Stapleton Tower Details
- Access: Private
- Condition: ruined
- First build century: 16th
- Closest To: Annan, Gretna, Eastriggs
- Grid Ref: NY235689
- Last use century: 19th
Stapleton Tower is a ruined tower house standing on its own within a private garden, although it is visible from the road. It is situated a few miles north-east of Annan on fertile ground which slopes gently to the south towards the Solway Firth coast. There are no obvious reasons for siting a tower here, which indicates that despite its location so close to the English border it was primarily residential in nature. However old maps do show that minor watercourses existed to the east and west, joining south of the tower, and that to the south it was quite marshy, so access was probably awkward in this landscape – but not impossible.
The tower is a simple rectangular building of three storeys and an attic, and sports a restored corbelled parapet with open rounds. The entrance is on the ground floor at the eastern end of the south wall, and the arched doorway (defended by a single shot hole) opens into a small lobby held within the thickness of the wall leading to both the vaulted basement and the winding stair in the south-east corner, which projects into the accommodation space within. Above the doorway is an empty space for a heraldic panel. The tower measures about 11 metres by about 8.25, with walls that average about 1.75 metres thick at the bottom. The basement is a single barrel vaulted room and probably had four splayed shot holes originally, although two of these have been widened to form windows and a third has been blocked up. Externally the tower has a plinth at the bottom. The first floor was originally the hall, as was usually the case, and the fireplace was in the west gable. There were windows in the north and south sides, and possibly in the gables as well, although these may have been widened – at the east gable end is a blocked up doorway which led into a now-demolished mansion. The second floor was originally a single room as well, later subdivided, and at this point a second fireplace was added. The stair climbed up to the attic level, of which nothing survives save a small window opening, and a separate stair rose through 90 degrees to access the parapet via the south-eastern wall.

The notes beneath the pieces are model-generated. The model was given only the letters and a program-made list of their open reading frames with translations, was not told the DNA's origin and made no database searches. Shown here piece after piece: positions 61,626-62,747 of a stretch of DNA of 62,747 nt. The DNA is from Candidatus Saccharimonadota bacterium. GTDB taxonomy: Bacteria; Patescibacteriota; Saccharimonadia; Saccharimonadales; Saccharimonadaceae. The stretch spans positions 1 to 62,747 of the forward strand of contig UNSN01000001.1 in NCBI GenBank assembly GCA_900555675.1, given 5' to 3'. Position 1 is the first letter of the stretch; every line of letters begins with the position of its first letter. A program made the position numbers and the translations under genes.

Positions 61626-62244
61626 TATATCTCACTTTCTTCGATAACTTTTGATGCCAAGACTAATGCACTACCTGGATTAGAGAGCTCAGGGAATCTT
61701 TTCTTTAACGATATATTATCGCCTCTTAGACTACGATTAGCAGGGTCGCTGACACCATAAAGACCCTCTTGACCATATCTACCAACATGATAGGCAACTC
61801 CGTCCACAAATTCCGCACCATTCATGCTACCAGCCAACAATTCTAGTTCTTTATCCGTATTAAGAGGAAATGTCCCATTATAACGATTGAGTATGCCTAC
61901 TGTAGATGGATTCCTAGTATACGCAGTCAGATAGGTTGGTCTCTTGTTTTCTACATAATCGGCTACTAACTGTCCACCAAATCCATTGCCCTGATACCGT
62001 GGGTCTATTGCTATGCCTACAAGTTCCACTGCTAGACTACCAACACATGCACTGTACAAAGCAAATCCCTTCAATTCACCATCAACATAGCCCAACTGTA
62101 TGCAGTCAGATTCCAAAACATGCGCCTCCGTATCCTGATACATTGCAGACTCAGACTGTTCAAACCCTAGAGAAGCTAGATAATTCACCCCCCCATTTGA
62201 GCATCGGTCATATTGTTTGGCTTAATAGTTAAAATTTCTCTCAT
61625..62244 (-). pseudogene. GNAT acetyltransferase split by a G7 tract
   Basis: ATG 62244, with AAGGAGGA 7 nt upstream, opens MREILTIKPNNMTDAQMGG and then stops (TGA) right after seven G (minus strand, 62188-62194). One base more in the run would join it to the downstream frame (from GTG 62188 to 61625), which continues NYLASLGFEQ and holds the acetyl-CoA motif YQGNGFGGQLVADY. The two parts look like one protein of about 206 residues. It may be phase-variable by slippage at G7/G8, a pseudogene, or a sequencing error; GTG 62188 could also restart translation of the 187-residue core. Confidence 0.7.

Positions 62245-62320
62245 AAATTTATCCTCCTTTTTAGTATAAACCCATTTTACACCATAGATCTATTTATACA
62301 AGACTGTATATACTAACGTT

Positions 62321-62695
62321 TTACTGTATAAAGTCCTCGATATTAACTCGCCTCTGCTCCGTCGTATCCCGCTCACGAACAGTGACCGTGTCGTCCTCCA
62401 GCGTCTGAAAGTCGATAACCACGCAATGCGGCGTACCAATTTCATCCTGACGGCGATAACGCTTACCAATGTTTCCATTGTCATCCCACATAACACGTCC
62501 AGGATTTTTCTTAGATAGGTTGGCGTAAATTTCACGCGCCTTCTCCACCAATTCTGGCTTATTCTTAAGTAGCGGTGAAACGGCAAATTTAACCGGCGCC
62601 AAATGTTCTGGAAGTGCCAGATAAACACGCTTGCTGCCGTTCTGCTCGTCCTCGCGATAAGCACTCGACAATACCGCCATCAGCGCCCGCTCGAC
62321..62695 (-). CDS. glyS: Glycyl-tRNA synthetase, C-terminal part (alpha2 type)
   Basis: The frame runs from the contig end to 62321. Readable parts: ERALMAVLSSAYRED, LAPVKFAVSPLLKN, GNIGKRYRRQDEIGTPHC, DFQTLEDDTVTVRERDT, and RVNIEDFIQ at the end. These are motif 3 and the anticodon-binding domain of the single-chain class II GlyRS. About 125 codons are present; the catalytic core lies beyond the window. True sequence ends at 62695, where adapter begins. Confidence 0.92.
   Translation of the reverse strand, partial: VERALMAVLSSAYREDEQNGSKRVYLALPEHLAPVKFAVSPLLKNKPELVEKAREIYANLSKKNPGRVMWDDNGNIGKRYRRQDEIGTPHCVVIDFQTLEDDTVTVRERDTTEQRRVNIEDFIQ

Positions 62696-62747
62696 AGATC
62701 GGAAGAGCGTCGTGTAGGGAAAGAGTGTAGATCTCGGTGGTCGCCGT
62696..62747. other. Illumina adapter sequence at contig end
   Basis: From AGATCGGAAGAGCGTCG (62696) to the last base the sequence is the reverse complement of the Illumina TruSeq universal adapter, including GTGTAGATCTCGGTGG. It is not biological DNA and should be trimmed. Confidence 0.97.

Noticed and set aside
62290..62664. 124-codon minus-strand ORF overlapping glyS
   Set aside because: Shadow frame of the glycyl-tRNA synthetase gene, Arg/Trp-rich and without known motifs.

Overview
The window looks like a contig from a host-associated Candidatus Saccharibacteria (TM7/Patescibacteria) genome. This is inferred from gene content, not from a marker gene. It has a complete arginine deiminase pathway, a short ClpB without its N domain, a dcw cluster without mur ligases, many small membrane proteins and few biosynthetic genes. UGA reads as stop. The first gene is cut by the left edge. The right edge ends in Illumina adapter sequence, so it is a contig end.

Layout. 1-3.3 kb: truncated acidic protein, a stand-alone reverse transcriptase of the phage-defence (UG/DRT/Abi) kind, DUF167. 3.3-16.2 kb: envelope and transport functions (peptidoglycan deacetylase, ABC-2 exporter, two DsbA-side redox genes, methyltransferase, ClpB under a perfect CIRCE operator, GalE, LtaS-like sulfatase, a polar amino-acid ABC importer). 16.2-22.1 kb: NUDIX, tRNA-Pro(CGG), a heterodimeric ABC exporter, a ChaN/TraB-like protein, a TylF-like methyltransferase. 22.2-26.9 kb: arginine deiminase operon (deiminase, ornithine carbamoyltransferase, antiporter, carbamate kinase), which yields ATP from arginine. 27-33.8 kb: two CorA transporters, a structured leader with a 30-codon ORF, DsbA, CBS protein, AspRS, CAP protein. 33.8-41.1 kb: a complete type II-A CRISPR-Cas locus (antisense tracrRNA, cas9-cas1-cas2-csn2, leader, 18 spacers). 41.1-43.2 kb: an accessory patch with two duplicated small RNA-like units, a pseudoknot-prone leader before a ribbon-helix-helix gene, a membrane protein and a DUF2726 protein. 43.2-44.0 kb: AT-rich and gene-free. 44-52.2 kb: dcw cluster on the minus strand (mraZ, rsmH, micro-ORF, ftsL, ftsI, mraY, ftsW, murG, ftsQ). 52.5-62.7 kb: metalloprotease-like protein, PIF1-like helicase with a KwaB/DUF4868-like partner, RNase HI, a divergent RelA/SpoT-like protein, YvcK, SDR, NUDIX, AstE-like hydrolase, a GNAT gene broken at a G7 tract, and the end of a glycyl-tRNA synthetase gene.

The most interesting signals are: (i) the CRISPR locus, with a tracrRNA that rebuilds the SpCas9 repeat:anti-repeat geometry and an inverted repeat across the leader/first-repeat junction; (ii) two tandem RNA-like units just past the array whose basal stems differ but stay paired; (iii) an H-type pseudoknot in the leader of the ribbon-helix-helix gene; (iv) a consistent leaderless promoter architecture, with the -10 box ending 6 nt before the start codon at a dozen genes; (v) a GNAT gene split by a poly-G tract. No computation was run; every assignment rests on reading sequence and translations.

The lands of Stapleton were granted to Robert de Crosby between 1211 and 1233 by Robert Bruce, Lord of Annandale, and he was given permission to create a deer park in them. What happened to them next is not known; they are sometimes believed to have been associated with the lands of Newbie, but as this is on the opposite side of Annan, this appears unlikely to me. The Crosby family continued to be landholders of the Bruces and appear as witnesses on their documents until the late 13th century, another of their holdings being at Cummertrees, further to the west of Annan than Newbie, although they swapped this for Gretna between 1245 and 1285. Crosby is in Cumbria, near Maryport, and it seems quite possible that the family were eventually dispossessed for choosing support of the English over Bruce, although their fate isnt actually known. In the 15th century Stapleton was held by the Corrie family of Newbie, which had previously been held by the Carlyle family since early in the 14th century, Robert Bruce granting them out according to the Scots Peerage – although no record of this is preserved in documentary form.In 1489 Stapleton was resigned by Thomas Corrie and regranted to his son Herbert and wife. This grant refers to the £5 land of “Stapiltoun”. The village of Stapleton was destroyed by the English in 1514, and passed among members of the Corrie family until 1536, when they were sold as part of the Lordship of Newbie to William Johnston of Gretna, who then alienated Stapleton to Christopher Irving of Bonshaw later that year. In 1566, the “ten pound land of “Stabletoun” was held by the Irvings from the Johnstons, but there is no mention of the tower at this date.